Cholesterol is a fat-like substance which we all carry in our blood. It is essential to normal digestion. However, excess cholesterol is a critical risk factor for developing heart disease.


Cholesterol is a fatty or lipid substance carried in the bloodstream. Various types of cholesterol are carried in the blood as part of molecules called lipoproteins. HDL (high-density lipoprotein) appears to carry little cholesterol. LDL (low-density lipoprotein) and VLDL (very low-density lipoprotein) carry most of the cholesterol and appear to promote its adherence to blood vessel walls.


As we age, cholesterol and other materials transported in our blood tend to deposit on the walls of our arteries in a process called atherosclerosis. This plaque builds up and narrows the channel through which blood flows, decreasing the flow of nutrients (especially oxygen) to vital organs, such as the heart and brain. If this plaque breaks off from the wall of the artery, it stimulates the formation of a clot, which may totally obstruct the artery. This may result in a heart attack or stroke, depending on the location of the vessel.


Scientists used to think that high levels of any cholesterol signaled potential trouble. Now we know that the ratio of HDL levels to LDL levels is an important indicator. An excess of LDL seems to speed up the atherosclerotic process. High levels of HDL reduce your risk for atherosclerosis. Triglycerides are another fat in the blood, and can accelerate the atherosclerosis process. Therefore, it is important to know your total cholesterol, LDL, HDL and triglyceride levels.


Cholesterol levels tend to rise with age, reaching an average of 210 to 225 by the middle 40s in most Americans. However, the latest research recommends the total cholesterol below 200, triglyceride levels below 200 and HDL levels above 35 in men and 45 in women (American Heart Association Guidelines).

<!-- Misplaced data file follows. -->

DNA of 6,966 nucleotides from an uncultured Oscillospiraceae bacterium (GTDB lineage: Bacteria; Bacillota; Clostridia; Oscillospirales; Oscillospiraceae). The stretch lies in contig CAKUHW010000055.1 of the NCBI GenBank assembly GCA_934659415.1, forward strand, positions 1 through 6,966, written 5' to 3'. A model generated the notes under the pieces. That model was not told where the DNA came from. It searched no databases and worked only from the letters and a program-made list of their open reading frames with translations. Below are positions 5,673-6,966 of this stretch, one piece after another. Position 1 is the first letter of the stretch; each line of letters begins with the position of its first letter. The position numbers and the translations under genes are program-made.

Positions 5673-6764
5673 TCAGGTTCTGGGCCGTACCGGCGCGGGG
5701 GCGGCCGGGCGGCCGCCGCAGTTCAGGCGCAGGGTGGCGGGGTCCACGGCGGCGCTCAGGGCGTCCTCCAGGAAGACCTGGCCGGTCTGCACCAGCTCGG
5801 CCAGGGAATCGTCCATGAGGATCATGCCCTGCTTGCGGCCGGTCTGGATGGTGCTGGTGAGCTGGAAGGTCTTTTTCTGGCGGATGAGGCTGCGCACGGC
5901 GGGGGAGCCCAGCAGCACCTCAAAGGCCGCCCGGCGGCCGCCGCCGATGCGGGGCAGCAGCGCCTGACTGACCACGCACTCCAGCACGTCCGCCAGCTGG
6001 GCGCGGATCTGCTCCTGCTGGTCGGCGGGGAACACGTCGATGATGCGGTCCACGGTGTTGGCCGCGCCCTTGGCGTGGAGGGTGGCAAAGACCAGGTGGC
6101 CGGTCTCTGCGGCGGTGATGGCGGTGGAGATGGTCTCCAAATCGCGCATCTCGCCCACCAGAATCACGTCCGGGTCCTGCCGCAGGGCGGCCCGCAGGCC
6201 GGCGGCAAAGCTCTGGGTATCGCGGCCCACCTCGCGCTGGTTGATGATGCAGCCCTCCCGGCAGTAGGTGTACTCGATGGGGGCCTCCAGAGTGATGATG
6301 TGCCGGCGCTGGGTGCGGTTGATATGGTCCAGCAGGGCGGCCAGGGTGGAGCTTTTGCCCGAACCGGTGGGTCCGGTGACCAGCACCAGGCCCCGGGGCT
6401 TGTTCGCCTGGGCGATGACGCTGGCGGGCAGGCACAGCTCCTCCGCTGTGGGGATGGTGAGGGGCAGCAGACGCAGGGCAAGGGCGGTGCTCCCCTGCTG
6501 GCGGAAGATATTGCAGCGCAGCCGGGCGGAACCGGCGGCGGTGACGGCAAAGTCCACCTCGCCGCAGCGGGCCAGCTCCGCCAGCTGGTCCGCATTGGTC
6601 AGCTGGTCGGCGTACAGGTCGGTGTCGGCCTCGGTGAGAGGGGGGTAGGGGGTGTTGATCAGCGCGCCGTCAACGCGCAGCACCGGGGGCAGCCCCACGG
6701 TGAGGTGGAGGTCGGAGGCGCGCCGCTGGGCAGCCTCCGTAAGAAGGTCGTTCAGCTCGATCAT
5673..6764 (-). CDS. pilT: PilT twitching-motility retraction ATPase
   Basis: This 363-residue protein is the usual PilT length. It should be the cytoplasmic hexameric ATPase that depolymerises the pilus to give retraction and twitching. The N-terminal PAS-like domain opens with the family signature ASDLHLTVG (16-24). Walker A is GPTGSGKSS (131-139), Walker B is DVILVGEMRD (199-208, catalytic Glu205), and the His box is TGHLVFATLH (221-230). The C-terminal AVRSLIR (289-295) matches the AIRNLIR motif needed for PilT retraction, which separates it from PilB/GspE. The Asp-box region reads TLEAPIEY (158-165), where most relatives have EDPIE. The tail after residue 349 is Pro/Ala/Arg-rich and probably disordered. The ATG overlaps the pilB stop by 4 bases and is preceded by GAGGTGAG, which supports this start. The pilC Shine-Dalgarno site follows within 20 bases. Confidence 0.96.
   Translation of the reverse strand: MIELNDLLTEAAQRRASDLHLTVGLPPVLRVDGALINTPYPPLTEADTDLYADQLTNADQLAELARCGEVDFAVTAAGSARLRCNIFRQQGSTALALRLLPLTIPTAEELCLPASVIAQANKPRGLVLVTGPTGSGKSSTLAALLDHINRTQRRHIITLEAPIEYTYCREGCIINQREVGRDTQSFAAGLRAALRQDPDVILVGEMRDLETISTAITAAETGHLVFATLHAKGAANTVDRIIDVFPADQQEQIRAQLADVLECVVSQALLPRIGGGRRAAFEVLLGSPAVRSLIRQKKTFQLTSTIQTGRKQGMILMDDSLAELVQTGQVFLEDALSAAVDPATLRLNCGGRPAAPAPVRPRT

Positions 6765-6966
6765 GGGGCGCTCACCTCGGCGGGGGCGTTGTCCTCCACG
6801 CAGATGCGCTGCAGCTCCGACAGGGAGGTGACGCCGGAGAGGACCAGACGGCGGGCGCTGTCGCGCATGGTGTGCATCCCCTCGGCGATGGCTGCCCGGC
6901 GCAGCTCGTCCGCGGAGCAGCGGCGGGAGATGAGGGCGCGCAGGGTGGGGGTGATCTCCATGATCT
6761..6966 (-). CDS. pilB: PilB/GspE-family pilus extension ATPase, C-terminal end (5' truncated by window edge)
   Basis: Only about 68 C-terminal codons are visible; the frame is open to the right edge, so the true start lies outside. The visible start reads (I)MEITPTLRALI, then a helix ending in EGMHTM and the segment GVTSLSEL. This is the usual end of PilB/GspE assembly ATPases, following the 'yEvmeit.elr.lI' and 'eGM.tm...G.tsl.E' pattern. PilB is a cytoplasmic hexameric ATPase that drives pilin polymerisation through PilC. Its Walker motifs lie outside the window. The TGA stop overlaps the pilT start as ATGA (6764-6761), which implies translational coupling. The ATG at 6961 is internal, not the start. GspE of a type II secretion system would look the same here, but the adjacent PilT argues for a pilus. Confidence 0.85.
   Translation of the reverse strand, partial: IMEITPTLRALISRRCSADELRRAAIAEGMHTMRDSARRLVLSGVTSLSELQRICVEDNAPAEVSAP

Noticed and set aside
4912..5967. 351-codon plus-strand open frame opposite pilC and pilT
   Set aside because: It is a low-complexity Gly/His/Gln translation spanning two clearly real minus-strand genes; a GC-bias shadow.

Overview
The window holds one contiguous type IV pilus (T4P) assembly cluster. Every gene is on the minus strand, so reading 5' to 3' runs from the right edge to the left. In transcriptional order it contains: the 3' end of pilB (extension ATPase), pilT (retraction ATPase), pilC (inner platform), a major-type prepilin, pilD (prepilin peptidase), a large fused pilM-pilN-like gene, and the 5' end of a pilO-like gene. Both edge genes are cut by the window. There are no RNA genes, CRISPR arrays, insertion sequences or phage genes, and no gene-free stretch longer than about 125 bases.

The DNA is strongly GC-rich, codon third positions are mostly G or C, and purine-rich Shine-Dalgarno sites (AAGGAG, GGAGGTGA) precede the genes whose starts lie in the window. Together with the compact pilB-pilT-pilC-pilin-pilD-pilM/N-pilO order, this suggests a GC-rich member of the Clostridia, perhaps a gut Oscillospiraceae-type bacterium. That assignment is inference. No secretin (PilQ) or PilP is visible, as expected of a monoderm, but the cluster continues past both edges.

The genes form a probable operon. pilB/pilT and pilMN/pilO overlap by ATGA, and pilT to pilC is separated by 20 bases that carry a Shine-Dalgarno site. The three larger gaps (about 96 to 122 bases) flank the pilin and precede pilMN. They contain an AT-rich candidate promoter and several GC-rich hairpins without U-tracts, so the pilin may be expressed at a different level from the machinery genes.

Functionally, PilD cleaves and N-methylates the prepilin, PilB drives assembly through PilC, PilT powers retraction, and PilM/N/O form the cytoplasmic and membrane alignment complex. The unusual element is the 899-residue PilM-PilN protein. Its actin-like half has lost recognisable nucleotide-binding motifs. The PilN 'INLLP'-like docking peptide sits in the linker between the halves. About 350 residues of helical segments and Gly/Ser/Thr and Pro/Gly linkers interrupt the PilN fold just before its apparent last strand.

There are several lifestyle changes that you should implement when trying to manage your cholesterol levels.

  • Adopt a healthy dietThis is your first line of defense in the battle against both high cholesterol levels and heart disease. The American Heart Association recommends limiting your cholesterol intake to 200mg per day. In addition, no more than 30% of your daily caloric intake should be from fats, and no more than 10% of that should be from saturated fats. Every 1% drop in overall cholesterol reduces your chances of dying from cardiovascular disease by 2%.
  • If you drink, do so in moderation. Although moderate use of alcohol may increase your HDL levels, the damage that alcohol does to the liver could compromise the LDL receptors’ ability to detect and filter out bad cholesterol. Recommendation per day: No more than one glass for women and two glasses for men.
  • Quit smokingSmoking does great damage to your cardiovascular system. Smoking also forces the body to become susceptible to developingatherosclerosis. Cigarettes can also cause your LDL levels to increase and your HDL levels to decrease. Smokers will reduce their risk of heart disease if they quit.
  • Get moving! One of the best ways of lowering cholesterol is to get up and exercise your body. Even a brisk walk around the park for a half – hour a few times a week can be very beneficial. The more you do the better you will feel, and the healthier your cardiovascular system will be.

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